The original 1969 steering wheel was a unique design for that year, with a different center hub than later years, and a series of holes similar to racing cars and Jaguars of the period. Here's my original wheel with a black leather cover and some excellent patina.
This is my early '69 TR6. In 2018 it has about 75,000 miles on it and running well. It has an unknown early history, bouncing around different members of my family in Oregon and California before ending up with me in Minnesota. It was rebuilt at some point maybe in the '80s with a paint change from yellow to red, seats recovered and door panels replaced with home-made versions, and other fixes that were more shade-tree than original. I've been gradually fixing mechanical systems and doing a sort of rolling restoration as I go.
Log of work done so far.
The sun visors that came with my car were, like many of the interior pieces, obviously home-made. You can see in this photo of the interior, they're oddly puffy and warped.
Well, a new-to-me soft top. A member of our local Triumph club replaced the top on his TR6 with a fancier cloth version, and his old one was still in pretty good shape, and I was the first to respond. The only 2 problems with it were a small hole in the rear corner and that it had been installed a little too tight on the previous car. So this isn't a new top installation, it's really a re-installation of a used top that's still a lot nicer than the one I'd patched and repaired several times.
I'm not building this TR6 to be a race car, really more of a summer around-town cruiser that's reliable and ready for moderate road trips. But, in that process, the engine is a bit hotter, and the original point of the car was for spirited driving, and they didn't take much prep to be a reasonable weekend racer, so it's totally in the car's spirit to do some zippier events.
It's a bit pointless trying to have a decent audio in a convertible. If the exhaust system isn't loud (mine is stock, but not quiet), the wind noise will overwhelm basically anything that isn't ridiculously loud. A radio is a bit more usable when the top is up, even with the rear window down, and it's really nice to have in a modern drive-in when you have to tune in a local station to hear the movie.
Anyway, my car came to me with this sweet vintage tape deck:
Nobody would call a TR6 a roomy car, and when you're over 6 feet tall, it can be a rather snug fit. Add in large feet, and the driver's options for positions get even more limited. It's a good thing i like wearing converse all-star shoes, because i would be hard-pressed to work the foot pedals with shoes that are at all larger.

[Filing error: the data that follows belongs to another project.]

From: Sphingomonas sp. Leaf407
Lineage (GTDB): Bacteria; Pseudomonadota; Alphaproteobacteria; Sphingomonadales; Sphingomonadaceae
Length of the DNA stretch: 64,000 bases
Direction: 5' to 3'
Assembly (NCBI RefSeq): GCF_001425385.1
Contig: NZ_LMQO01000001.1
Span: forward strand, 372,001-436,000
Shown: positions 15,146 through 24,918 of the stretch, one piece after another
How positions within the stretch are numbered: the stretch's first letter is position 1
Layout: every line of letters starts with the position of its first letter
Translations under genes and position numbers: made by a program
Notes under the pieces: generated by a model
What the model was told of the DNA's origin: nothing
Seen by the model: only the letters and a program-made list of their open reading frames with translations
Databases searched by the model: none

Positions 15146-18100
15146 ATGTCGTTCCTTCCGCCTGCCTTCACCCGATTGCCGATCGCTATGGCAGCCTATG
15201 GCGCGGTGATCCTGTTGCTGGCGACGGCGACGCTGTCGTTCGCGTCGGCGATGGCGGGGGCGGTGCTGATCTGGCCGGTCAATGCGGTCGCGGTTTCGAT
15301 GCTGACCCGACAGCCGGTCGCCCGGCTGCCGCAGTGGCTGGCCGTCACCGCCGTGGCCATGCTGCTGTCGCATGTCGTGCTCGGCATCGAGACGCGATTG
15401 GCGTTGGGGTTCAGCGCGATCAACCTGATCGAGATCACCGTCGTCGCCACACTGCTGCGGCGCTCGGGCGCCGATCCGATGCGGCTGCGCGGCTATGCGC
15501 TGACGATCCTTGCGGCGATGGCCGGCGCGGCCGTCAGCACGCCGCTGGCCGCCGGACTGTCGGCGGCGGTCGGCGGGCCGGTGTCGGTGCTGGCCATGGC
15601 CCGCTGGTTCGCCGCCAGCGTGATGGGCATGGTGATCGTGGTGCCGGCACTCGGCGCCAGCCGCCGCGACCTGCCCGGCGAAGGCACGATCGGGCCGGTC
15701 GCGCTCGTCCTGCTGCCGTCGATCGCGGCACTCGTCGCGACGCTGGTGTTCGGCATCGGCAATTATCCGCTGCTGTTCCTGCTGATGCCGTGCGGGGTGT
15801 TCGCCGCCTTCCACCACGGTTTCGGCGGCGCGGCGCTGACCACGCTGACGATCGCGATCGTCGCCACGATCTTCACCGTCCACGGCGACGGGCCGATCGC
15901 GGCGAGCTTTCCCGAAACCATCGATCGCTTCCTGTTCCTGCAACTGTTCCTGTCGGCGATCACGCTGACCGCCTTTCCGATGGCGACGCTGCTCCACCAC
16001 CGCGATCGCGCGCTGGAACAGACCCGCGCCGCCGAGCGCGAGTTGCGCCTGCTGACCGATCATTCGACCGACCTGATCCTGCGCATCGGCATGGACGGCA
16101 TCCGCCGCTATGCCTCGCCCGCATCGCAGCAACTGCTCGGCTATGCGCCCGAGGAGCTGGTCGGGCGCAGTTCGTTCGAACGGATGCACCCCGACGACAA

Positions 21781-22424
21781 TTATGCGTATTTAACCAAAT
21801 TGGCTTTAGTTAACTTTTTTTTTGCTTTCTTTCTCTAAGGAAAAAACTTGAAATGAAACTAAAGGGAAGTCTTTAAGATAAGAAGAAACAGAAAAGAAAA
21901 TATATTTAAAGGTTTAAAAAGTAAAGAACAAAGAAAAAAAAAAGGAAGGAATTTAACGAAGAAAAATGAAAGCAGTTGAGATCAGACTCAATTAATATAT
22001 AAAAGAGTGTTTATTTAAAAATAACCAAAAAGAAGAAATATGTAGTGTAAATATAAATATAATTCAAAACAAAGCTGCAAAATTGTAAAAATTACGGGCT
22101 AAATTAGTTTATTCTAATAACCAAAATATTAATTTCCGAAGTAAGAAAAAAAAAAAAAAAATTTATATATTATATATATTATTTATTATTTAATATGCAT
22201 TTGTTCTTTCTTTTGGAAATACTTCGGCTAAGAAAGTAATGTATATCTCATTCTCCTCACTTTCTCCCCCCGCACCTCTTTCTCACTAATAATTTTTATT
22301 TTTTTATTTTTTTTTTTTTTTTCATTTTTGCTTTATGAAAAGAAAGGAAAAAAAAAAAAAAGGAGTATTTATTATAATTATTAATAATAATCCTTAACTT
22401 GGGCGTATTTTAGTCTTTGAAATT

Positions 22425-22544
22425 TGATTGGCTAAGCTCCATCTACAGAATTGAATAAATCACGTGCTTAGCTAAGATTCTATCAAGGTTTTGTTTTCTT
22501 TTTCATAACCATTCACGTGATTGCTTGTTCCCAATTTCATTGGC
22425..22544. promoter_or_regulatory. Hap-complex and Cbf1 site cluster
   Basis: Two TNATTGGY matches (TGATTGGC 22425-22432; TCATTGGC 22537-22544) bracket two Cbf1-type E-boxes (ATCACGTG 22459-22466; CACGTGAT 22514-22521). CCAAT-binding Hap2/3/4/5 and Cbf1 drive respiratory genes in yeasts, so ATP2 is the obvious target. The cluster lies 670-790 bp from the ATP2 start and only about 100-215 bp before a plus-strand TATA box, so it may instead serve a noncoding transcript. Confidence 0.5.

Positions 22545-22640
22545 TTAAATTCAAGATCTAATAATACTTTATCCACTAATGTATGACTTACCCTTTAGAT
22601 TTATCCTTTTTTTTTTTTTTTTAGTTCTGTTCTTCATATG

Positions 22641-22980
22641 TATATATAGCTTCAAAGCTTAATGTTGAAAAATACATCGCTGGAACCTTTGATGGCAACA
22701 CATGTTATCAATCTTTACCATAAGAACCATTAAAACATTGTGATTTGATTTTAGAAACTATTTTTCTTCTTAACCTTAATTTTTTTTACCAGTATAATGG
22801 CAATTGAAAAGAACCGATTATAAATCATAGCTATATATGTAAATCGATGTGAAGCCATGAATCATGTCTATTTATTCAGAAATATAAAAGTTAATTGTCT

This is a summary of the parts and specs for my 1969 TR6 engine and gearbox rebuild project, as a baseline and documentation for what was done.
Build completed and first startup: June 17, 2021
Car mileage: 78,779
Initial compression after cam break-in: 175, 180, 175, 175, 175, 175
Initial cam break-in and first 50 miles of driving were with Driven BR40 break-in oil. After that changed to VR1 20w-50.
With the engine finally mounted in the car, it's just a matter of making all of the connections needed to do the initial startup and break-in.
One of the changes i've made in the new engine build is removing the original fan and adding an electric fan instead. It's a fairly common modification - the stock cooling system is usually plenty to keep the engine cool while driving without any fan (so removing the fan removes a bit of unneeded drag), and an electric fan gives the option for full air flow when sitting at an extended idle (when the car would tend to heat up).
Once the machine shop had a chance to evaluate my replacement engine block and crank, i was finally able to make the last big parts order. Because of the surface rust in a couple of cylinders and crank journals, the block was bored out to .040 over and the crank ground to .020 under. I was hoping for a bit less crank grinding, but it's fine, and the bores are at the limit for most available pistons, but should be plenty good for my lifetime with the car.
The previous Battery box repair was just the first step of rust repair i wanted to tackle while the engine was out, and it was a good way to practice some skills forming and welding metal. Since most of the interior is also out of the car, i wanted to tackle the floor pans as well.
I saw some rough metal from under the car, but the top side had been covered up by some galvanized sheet, screwed in at the edges: